Among the rainbow-colored aisles at Greg’s Gardens & Gifts, Michael and Lynne Worth enjoyed a stroll Sunday afternoon as they carefully chose delicate blooms to ornament their deck.
“I think this is it,” Lynne Worth said as she handed a dark red annual to her husband’s tray full of yellow and orange flowers. “When you’re working, it’s hard to get in (planting) as soon as you would want to.”
The Worths, of Longview, were keen to add on to their garden of potted plants in preparation of sunny days to come. They’ll have to wait at least a week as rainstorms are expected to drench Cowlitz County until at least Thursday.
Meteorological experts said, however, the dreary weather isn’t expected to last too long, with summer heat anticipated to intensify Washington’s ongoing drought.
“It’s not normal to get a lot of rain during summer time. The (weather system) doesn’t do much of anything until October,” said Gerald Macke, meteorological technician with the Weather Service. “A quarter of an inch (of rain) won’t mean anything.”
Macke said an area of high pressure pushed precipitation Washington would normally receive north into Canada, making dramatic amounts of rain and snowfall rare this spring and winter.
Since January, the region has received less than average rainfall with only 14.09 inches falling at Portland International Airport. That’s about 3 inches less rainfall the airport usually receives by May, Macke said.
“It’s not a huge deficit. If you go south, the amount of rainfall is even less,” he said. “It takes an awful lot of water to catch up. We’d need Texas-type rain (to end the drought).”
Farmers and irrigators have had some of the toughest times dealing with the amount of rainfall uncharacteristically missing from Washington. But, local gardeners, such as the Worths, don’t mind as much.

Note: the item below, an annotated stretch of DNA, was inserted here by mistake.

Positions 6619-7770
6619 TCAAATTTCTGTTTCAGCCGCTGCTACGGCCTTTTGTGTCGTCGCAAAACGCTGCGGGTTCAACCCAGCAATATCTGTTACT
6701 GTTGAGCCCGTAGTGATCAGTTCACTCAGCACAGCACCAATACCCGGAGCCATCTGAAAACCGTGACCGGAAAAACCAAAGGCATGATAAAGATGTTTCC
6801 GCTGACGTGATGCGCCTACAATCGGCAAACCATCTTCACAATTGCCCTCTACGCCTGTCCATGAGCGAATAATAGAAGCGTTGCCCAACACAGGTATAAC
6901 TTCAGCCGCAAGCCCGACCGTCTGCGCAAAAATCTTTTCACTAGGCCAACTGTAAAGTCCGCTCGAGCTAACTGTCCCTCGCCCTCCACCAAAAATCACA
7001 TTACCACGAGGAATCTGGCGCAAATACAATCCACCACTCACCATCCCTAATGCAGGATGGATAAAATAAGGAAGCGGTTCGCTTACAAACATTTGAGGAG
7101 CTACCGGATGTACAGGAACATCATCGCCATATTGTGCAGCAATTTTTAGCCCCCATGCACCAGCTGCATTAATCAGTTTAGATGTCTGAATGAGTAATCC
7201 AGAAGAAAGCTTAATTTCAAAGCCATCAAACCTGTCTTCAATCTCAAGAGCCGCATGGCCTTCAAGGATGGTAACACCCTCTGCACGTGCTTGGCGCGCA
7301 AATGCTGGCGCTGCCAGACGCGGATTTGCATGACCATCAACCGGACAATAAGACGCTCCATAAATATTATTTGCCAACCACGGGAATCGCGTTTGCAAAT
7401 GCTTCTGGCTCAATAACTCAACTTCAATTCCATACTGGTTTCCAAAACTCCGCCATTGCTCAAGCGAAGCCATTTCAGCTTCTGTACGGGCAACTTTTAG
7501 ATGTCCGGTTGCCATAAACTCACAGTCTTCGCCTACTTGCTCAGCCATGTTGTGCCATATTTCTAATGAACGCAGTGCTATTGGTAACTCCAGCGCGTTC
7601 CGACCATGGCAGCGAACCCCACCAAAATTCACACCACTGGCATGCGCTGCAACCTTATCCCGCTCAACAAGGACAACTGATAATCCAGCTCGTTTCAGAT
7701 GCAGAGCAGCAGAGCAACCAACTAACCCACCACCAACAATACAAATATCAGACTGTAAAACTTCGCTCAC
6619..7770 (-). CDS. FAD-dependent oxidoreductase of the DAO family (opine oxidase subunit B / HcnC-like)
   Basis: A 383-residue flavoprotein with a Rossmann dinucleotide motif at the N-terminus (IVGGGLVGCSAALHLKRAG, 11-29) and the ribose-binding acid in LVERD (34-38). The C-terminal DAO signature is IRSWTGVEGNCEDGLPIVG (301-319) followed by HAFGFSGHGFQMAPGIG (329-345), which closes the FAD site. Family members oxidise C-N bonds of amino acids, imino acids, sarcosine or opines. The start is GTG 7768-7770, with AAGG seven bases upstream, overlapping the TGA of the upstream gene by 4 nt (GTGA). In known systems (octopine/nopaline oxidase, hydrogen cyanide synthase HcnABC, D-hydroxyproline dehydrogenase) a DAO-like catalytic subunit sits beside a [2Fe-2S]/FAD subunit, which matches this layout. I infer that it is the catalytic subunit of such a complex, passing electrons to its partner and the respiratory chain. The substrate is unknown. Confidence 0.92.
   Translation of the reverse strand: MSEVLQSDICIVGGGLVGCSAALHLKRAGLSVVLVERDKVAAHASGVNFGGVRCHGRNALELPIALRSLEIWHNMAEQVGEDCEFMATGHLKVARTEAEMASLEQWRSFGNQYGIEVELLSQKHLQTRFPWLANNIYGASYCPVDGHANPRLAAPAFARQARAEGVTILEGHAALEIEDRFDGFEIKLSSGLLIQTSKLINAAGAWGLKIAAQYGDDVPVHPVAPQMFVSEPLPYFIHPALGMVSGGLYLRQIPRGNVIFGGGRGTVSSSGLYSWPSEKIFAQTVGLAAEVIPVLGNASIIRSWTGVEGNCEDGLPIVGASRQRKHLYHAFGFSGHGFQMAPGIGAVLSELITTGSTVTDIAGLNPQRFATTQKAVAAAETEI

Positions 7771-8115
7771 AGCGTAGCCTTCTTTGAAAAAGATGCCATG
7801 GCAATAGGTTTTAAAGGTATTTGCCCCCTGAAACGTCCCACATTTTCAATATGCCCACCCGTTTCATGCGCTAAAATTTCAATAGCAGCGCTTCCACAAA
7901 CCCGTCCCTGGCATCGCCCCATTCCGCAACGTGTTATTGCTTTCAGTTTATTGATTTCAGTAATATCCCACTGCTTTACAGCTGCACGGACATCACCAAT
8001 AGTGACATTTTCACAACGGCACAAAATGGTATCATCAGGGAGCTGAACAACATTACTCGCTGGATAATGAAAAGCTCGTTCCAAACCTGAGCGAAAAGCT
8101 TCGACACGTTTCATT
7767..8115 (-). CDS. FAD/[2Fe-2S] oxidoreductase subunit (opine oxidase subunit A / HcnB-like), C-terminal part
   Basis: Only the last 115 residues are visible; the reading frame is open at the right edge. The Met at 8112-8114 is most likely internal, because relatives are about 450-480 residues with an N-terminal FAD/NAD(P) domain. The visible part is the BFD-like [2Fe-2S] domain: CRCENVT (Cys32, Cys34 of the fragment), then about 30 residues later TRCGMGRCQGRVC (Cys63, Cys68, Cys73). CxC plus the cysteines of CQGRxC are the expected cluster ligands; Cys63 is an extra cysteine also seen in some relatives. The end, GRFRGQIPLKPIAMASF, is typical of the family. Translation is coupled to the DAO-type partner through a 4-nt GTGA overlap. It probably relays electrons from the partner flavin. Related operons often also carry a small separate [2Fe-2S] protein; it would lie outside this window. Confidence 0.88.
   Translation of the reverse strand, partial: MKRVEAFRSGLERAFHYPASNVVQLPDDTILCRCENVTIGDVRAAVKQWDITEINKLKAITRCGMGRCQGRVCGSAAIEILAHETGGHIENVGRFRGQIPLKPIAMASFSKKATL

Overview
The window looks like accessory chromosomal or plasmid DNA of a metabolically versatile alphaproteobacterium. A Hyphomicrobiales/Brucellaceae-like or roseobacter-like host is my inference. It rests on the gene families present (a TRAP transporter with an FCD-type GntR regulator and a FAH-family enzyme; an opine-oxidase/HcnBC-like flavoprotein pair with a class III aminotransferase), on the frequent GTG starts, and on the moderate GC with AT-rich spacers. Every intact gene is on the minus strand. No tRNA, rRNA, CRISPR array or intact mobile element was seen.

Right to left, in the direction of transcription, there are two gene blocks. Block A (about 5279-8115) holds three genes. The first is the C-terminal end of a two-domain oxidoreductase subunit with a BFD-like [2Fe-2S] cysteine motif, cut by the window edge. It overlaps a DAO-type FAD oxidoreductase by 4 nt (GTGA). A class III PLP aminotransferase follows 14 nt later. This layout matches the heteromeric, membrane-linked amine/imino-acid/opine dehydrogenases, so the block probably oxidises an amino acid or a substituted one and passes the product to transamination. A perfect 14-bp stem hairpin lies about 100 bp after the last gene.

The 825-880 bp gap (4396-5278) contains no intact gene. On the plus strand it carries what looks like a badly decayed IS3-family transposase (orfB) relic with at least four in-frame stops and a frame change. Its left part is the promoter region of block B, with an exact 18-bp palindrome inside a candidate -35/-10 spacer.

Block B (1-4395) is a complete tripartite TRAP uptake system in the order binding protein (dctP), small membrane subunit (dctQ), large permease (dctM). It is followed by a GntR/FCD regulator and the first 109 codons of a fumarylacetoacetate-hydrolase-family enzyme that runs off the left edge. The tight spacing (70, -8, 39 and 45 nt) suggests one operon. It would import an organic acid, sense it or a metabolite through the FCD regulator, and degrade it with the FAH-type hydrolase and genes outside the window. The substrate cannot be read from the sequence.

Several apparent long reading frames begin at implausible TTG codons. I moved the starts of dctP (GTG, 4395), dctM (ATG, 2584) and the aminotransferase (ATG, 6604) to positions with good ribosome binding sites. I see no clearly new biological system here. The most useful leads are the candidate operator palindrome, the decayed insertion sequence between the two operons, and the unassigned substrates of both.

“It’s been great. I love the sun and the warmth,” Lynne Worth said.
Greg Moore, who owns Greg’s Gardens, said the dry weather has made his job easier, bringing in more customers who would have been deterred from visiting if it had rained often. Moore said flowers, such as dogwoods, bloomed two weeks earlier than usual but don’t require any more water than they usually do — even with a drought.
Moore said, if anything, the drought will hopefully teach people how to water their plants the right way.
“If people water deep (into the ground) and less frequently, it’s better watering,” the California native said Sunday. “Humans are nurturers. We think more watering is good, but less is more.”
So long, snowmelt
More concerning to Macke is the declining amounts of snowmelt running off into the Columbia River due to hundreds of inches of missing snow at the Cascades.
“It’s basically gone,” he said. “We just didn’t get any snow, and last winter we stayed dry. There are traces of snow in the mountains, but there’s nothing to melt to float into the rivers. The Columbia is going to get lower this summer.”
Cowlitz County Sheriff Mark Nelson warned that even though rivers will be lower, the water will be just as dangerous to swim in.
“If there’s water, there’s a concern. The water may be lower, but it’s still going to be over your head,” Nelson said.
Nelson is reforming the Water Recreation Education Safety Quorum to prevent and prepare for any drowning in the Cowlitz River.
“Any drowning is too many. It would be unusual for us to not have any drowning this summer, but the goal is for there to be zero,” he said.